The Vegas Golden Knights entered Game 2 against their arch-rival Colorado Avalanche on Wednesday night looking to even the series at 1-1. Unfortunately, the Golden Knights threw everything but the kitchen sink at the Avalanche and still lost in overtime. Here’s a look at what went wrong last night.
Poor Defensive Play
During Game 2, I kept asking myself what happened to the Golden Knights’ defensive strategies from the regular season? The Avalanche forced Vegas to play their style, which meant the Golden Knights were playing catch-up for the first two periods, and thanks to Colorado’s speed, the Golden Knights often looked like they didn’t know what went past them.
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I’ll give credit where it’s due and say that Vegas did an excellent job of shutting down Nathan MacKinnon, who was held to one assist and three shots on goal. They did a superb job of taking away the middle from him and cutting off his skating angles so that he couldn’t pick up speed and burn them on the outside. If they continue to neutralize MacKinnon, the series could be a close one. If the Avalanche are a 550 horsepower Chevrolet Camaro then the Cole-Harbour, Nova Scotia native is the engine that makes it run. Time to shut that engine down.
If the Golden Knights are going to want to steal games in this series, they will have to clamp up on their defensive efforts. As we have seen so far, not much gets by Avalanche stalwart Phillip Grubauer and if the Golden Knights are going to want any chance to win, they are going to have to keep as many pucks out of the net as possible. That is the only way I see them taking a game in this tightly contested series.
Everything but the Kitchen Sink
I’ll say it again. The Golden Knights threw everything but the kitchen sink at the Avalanche last night. They finished with 41 shots last night, 16 more than their counterpart, and heavily outplayed the Avalanche in the last frame. So, if Vegas did everything right, including a 15-6 edge in shots in the third period, then why didn’t they come out on top? I have one name for you: Phillip Grubauer.
The German goalie was stellar, putting up a performance similar to that of the Montreal Canadiens’ Carey Price in Game 7 against the Toronto Maple Leafs. In that game, Price was unbeatable, as was Grubauer who stopped 39 of 41 shots last night in Colorado, many of which were spectacular saves that deserved applause. He finished the game with a .952 save percentage and has allowed only three goals in this series, which is impressive considering the Golden Knights were one of the highest-scoring teams in the regular season with a 3.39 goals-per-game average.
As we have seen, the Golden Knights are being stymied by Grubauer, and when that happens there is only one solution to beating him; deflections and bodies in front of the net. He is amazing at positioning himself and cutting off certain shooting angles, which also helps his amazing reflexes and lateral movement. The only way to beat a complete goaltender like him is to make sure he doesn’t get a clean look at where the puck is going once it leaves the stick of the opposing player. This can be done by getting two bodies in front or near the net to screen him and/or get a deflection. Right now, he is getting clean looks at all the Golden Knights scoring opportunities which will have to change if the Golden Knights want any chance of winning a game in this series.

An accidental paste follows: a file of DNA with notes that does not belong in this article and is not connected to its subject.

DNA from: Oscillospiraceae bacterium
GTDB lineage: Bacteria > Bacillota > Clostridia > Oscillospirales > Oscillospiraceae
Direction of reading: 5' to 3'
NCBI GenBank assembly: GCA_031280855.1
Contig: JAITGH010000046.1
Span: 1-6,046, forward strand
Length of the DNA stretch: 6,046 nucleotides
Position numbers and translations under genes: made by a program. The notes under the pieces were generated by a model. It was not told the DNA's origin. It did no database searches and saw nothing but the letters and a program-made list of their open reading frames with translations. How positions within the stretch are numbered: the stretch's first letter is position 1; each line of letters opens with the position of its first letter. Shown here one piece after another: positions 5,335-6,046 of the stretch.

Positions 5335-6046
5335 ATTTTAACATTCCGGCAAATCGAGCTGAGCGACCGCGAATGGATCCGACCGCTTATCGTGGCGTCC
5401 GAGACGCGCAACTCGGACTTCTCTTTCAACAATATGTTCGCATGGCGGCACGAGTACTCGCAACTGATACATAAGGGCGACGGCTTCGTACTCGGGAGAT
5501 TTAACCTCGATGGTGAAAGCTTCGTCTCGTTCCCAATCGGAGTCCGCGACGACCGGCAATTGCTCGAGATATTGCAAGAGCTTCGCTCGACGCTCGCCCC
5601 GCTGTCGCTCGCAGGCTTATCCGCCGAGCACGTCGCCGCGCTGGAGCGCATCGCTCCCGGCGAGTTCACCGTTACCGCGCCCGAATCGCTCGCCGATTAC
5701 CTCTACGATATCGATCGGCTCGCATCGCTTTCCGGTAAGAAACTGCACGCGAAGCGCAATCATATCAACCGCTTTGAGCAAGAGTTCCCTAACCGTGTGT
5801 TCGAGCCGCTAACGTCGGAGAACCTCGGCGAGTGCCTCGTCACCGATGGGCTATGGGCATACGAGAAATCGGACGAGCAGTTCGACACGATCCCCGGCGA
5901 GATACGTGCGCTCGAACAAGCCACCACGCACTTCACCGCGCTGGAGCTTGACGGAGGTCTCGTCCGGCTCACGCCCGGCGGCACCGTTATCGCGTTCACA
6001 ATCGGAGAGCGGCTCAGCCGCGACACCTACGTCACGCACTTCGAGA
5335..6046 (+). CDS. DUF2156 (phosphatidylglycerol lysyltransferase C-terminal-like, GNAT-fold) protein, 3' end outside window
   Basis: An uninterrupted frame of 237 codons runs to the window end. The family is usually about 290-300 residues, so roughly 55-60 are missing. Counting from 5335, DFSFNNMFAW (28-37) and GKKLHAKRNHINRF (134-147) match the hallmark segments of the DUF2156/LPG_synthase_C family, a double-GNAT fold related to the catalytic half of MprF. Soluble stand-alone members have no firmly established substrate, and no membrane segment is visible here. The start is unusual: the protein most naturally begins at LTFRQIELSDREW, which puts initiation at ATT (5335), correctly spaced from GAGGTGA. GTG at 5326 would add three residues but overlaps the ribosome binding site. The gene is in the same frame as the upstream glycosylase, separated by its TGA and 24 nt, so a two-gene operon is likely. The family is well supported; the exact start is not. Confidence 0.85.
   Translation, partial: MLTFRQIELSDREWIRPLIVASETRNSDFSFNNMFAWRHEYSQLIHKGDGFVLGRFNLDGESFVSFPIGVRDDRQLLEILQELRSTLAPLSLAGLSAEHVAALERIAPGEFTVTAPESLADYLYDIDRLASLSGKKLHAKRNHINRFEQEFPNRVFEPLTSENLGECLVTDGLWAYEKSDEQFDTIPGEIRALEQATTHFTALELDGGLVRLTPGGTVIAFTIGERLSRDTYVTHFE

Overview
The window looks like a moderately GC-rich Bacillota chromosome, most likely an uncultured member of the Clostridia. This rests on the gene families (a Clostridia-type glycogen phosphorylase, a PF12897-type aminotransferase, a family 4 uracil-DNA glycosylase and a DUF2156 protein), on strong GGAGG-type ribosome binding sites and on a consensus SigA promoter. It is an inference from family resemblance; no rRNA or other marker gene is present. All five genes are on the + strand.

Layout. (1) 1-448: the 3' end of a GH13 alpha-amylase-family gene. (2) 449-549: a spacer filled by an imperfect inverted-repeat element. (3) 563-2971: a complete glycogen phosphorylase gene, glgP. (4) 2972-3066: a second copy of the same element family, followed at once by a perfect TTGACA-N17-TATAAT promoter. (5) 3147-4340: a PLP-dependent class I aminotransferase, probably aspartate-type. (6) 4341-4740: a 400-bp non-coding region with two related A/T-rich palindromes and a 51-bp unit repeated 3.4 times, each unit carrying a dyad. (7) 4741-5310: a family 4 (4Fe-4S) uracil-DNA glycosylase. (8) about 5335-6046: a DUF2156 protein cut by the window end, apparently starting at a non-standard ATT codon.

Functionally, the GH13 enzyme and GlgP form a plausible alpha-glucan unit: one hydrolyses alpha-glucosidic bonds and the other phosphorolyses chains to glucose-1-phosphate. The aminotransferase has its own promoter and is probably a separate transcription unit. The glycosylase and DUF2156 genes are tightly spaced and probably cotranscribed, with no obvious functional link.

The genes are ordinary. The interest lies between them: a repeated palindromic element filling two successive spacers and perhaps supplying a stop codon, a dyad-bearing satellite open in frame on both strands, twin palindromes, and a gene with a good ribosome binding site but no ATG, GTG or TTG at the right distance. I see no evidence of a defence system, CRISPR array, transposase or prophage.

I’d like to acknowledge a player who doesn’t get recognized as much as he should, but played lights out in Game 2: Reilly Smith. The Toronto, Ontario native was everywhere last night, skating like a man on a mission and creating lethal play after play.
Smith is one of the original Golden Knights from the inaugural season, and has been through all the ups and downs this team has seen in it’s short four year history. In my opinion one of the most underrated players in the Honda West Division, Smith possesses a certain ability to get open and create chances effortlessly. This can be attributed to two things he does extremely well; reading the play and speed adjustment. When I say speed adjustment, I am referring to Smith being able to alter the amount of speed he picks up depending what the play calls for. Most players only have one speed, like a bicycle without breaks. Smith in this case is a 10-speeder who can effortlessly shift gears for when the time calls for it.
Smith put those attributes on display for us last night, as he finished with a goal, two shots, three hits, and two blocks, all while ringing a couple of chances off the post and crossbar. He was the team’s juggernaut last night, and it was great to see a bottom-six player step up and provide some crucial offense. Let’s hope he continues to contribute, as the Golden Knights could use all the help they can get now that they’re down 0-2 in the series.
These two teams square off again on Friday night as the Golden Knights try to avoid going down 3-0 in the series. To get back on track, they need better performances from their star players Mark Stone, Max Pacioretty, and Alex Pietrangelo, who have had subpar showings in the series, and will need to ramp it up in Game 3.
Michael Vidakis is a Montreal native who writes for the Vegas Golden Knights team here at The Hockey Writers. In his spare time, he enjoys the finer things in life such as Jean-Claude Van Damme movies, staring aimlessly outside windows and tangerines.